The football teams took home their first championships since 1981, capturing the OIA White varsity and junior varsity titles.
"We came into the season having one goal, and that was to win the OIA championship," senior Trevor Maldon said. "We wouldn't accept anything less because we knew we had the players to do it, but we just had to work hard and go out and play to show we were for real."
The varsity Rams played Iolani for the Division II state title on Dec. 2 at Aloha Stadium but came up short, 34-20.
The JV team suffered two losses this year, but that did not hold it back from being first in its conference and winning the OIA championship. Before making it to the playoffs, the Rams had to beat an undefeated Campbell team, winning 16-13 with a field goal with less than a minute left. They then beat Kalaheo in the first round of the playoffs and clinched the OIA championship the next week, something not done since 1982.
Meanwhile, the girls varsity volleyball team captured the OIA Division II title. The girls had suffered only one loss this season, to Kaiser. But as fate had it, they met the Cougars again in the championship game, this time winning the match and the title.
"It felt good to be able to play Kaiser again, because we knew we defeated ourselves in the first game," senior Alzie Auelua said. "That's why we were really looking forward to playing them for the championship."
They ultimately wound up in the state championship game against St. Francis, the state's top seed. In the end, the Rams came up two points short but finished as runners-up for the Division II title.
COURTESY RADFORD HIGH SCHOOL
Radford senior linebackers Bronson Leafa, left, and Fil Samson run down the ball carrier in a game against Moanalua.
The boys varsity volleyball Rams dominated in their own right as well, going undefeated during the regular season and finishing No. 1 in their conference. Although they were OIA runners-up, they still qualified for the state tournament. The team ended the season ranked seventh in the state after a loss to Kalaheo.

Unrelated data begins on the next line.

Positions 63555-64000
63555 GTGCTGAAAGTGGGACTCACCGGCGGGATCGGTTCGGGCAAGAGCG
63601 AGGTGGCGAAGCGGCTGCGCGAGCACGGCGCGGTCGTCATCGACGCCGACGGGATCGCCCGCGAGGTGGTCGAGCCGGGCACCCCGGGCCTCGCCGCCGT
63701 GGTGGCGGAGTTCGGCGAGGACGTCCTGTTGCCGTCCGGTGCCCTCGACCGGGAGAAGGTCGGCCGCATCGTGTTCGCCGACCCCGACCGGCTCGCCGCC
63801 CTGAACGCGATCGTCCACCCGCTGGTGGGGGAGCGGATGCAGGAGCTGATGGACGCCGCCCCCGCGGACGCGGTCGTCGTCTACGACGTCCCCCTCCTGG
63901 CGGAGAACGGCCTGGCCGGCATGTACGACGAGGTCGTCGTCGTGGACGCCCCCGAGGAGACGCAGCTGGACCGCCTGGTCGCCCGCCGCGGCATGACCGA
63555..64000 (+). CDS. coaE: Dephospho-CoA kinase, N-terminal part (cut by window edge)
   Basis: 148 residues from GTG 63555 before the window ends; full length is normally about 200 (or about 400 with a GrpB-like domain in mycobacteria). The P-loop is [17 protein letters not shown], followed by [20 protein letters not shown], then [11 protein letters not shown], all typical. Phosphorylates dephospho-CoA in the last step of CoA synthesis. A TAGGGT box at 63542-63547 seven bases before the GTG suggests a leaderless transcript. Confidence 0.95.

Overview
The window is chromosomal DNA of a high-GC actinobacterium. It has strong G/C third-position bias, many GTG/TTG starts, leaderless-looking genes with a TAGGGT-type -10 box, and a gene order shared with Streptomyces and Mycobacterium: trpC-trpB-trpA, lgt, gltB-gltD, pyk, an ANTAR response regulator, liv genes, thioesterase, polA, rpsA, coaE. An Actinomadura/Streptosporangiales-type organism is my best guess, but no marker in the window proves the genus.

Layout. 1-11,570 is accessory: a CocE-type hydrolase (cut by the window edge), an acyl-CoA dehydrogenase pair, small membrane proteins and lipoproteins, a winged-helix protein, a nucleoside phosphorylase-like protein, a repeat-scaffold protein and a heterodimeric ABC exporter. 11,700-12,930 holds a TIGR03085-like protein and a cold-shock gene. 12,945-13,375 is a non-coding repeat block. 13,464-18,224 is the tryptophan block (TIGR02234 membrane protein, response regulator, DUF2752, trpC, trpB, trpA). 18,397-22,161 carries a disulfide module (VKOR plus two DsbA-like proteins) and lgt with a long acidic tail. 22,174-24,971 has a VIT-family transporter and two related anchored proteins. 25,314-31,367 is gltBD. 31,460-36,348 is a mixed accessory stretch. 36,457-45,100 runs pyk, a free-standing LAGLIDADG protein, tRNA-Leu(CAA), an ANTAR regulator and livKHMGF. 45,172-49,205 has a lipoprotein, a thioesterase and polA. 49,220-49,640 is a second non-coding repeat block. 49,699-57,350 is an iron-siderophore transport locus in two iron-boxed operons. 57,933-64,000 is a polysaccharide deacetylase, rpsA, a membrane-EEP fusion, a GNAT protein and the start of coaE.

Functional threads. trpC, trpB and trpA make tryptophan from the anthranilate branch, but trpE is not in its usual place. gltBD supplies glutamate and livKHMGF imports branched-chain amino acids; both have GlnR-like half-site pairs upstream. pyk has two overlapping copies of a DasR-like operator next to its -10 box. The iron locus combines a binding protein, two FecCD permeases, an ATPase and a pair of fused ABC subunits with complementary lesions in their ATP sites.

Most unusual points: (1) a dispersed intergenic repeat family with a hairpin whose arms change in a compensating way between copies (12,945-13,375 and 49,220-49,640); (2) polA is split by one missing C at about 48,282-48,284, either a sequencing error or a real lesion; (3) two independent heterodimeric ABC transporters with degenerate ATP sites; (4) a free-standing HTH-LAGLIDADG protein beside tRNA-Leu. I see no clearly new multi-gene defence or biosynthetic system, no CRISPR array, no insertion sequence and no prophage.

Sharing the championship spotlight is the girls varsity cross-country team, with an OIA title. The last time Radford won the OIA championship was in 1981, when its current coach, Elizabeth Patton, was a member of the team.
Although the boys varsity cross-country team did not claim an OIA title, it still qualified for the state tournament. Fourteen team members competed in Kauai for the state title, held at Kauai Community College. The girls placed fourth in the state.
"This year, I just had to work harder than I did last year because every year I want to get better," said junior Kia Atkins, who placed 14th out of 174 runners at the state meet. "If I don't try to do better than what I did last year, what is the point of running?"
Girls varsity runner and freshman Shelby Yokum is an OIA JV and varsity champion. Yokum ran all year as a JV member and placed first at that level. She then went on to run as a varsity member and took first place at the OIA championships.
Patton said that the team worked hard all year long, which brought all of them closer.
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"What is your pre-game ritual?"
Junior, bowling and wrestling
"We go to Jamba Juice and stretch out and pray. For bowling we say a cheer."
"Sometimes take a nap ... when it isn't loud."
"I wish my teammates good luck before we go out on our canoes."
Senior, cross-country, soccer and track
"On the bus ride, I listen to music, and when we get there I warm up. I also try not to think about the task at hand."
Senior, boys varsity soccer
"I always put my socks and shin guards on my right leg first, and I eat an orange."
Senior, softball and wrestling
"I slap myself to make me mad, and then I say a prayer."
"I listen to music on the way there. I pray, and we practice hitting in the driving range. We all stretch, gotta stretch, and eat lots of food."